Math 302: The Axioms for Straight Lines

The "incidence axiom":

There is at least one line between any two given points.

There is at most one line between any two given points.

The "ruler axiom":

Along any given line, you
can travel an infinite distance forwards or backwards.

As you travel forwards along a line,
you never pass over the same point twice.

The "protractor axiom":

There is at least one line through any given point in any given direction.

There is at most one line through any given point in any given direction.

The "halfplane" axiom:

If you cut the surface along a line, you get exactly two pieces.

If H is one such piece, and x and y
are two points in H , then:
 There is a line segment from x to y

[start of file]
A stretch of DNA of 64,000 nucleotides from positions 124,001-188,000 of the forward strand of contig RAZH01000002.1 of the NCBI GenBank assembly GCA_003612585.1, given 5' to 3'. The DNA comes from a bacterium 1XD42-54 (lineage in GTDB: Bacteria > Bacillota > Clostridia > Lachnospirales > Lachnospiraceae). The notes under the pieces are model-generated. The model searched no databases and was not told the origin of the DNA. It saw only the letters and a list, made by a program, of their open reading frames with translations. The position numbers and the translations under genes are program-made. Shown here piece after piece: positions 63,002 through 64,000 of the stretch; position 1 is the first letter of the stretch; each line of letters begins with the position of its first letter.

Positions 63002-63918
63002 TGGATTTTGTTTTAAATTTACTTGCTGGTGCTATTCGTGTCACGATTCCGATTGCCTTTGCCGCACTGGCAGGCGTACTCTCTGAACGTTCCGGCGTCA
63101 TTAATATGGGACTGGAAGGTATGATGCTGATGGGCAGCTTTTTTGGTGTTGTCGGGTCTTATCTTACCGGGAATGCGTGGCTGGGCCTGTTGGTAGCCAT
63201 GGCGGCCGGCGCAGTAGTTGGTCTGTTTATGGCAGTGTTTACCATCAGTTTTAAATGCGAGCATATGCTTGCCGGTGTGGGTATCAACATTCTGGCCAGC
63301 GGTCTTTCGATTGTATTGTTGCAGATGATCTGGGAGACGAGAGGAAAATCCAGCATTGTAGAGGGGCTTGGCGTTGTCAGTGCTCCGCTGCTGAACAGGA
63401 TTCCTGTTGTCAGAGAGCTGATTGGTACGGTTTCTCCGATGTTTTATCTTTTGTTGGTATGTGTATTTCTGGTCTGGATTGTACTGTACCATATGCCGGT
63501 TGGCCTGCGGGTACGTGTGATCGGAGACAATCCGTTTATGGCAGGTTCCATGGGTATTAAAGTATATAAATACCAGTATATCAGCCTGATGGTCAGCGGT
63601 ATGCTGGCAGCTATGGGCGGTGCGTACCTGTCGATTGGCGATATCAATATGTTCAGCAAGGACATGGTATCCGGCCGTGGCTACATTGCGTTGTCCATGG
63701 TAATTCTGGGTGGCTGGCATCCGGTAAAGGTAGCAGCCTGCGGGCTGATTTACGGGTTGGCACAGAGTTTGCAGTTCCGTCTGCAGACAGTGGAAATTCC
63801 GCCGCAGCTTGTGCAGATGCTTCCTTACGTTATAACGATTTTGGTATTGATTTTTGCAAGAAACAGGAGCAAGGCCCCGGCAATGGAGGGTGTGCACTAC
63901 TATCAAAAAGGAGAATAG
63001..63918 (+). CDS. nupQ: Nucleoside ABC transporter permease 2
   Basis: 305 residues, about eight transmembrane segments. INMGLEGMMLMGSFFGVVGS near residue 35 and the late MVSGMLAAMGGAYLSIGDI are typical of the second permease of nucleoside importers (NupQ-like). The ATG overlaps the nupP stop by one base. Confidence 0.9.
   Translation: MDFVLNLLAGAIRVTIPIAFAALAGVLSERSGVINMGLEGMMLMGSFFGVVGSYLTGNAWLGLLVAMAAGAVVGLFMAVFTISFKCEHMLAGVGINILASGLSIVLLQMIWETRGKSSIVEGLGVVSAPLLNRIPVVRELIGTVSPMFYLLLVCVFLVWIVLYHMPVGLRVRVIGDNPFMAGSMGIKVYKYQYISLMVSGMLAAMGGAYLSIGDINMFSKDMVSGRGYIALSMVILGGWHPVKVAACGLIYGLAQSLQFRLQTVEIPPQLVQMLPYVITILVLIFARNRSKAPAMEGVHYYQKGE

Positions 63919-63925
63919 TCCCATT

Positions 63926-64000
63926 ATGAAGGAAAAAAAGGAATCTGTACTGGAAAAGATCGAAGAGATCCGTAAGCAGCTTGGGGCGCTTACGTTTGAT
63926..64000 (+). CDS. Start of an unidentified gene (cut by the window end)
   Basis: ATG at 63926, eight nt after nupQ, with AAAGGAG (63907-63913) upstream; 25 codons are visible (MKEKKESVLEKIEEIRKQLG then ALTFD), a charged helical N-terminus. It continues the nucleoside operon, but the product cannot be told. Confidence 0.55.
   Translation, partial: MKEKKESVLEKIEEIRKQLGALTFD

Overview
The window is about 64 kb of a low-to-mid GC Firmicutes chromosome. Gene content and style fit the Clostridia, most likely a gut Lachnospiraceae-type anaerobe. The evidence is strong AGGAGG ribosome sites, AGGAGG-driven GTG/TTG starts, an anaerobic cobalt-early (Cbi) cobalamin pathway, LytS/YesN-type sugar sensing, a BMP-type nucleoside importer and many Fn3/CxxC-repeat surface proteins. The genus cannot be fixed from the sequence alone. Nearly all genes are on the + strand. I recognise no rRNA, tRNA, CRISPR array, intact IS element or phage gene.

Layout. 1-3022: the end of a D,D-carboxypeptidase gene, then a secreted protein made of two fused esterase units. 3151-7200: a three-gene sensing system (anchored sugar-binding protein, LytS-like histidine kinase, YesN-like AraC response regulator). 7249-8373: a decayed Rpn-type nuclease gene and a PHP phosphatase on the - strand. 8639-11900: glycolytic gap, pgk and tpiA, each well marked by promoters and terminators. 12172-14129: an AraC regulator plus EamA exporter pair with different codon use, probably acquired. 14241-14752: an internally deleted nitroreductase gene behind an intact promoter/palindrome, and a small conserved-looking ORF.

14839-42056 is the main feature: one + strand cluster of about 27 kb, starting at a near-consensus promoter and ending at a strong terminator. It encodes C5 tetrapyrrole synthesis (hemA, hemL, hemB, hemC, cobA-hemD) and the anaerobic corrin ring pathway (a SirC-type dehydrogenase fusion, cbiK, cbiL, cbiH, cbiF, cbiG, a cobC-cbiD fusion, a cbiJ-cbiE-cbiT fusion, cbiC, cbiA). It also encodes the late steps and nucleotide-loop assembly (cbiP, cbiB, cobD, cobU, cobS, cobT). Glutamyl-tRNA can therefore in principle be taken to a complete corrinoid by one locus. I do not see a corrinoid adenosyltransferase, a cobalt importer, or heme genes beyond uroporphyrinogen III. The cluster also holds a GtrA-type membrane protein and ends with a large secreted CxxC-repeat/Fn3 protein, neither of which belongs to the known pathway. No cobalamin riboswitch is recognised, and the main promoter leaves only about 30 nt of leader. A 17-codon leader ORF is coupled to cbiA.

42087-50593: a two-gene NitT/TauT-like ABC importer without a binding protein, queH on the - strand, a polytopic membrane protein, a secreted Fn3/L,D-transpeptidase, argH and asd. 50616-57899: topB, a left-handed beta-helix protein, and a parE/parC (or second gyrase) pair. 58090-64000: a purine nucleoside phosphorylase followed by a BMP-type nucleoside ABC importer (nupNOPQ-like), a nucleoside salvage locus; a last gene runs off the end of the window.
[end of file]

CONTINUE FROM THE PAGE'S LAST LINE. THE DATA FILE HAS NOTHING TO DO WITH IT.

which is contained in H .
 Every line segment in the surface from x to y
is contained in H .

The "mirror axiom":
 There is a local reflection across every line.
 There is a global reflection across every line.
Straight lines could be defined by means of axioms like these:
we would take "lines" to mean those paths in a surface which
satisfy the specified axioms.
In this course we will take a different approach.
We will use various criteria to determine
which paths should be called "lines" on the surfaces we study,
eventually arriving at a definition of "line".
Then, for each surface (or "space") that we study,
we will check which of the axioms above are true.
For most spaces, some of these axioms are true but others are false.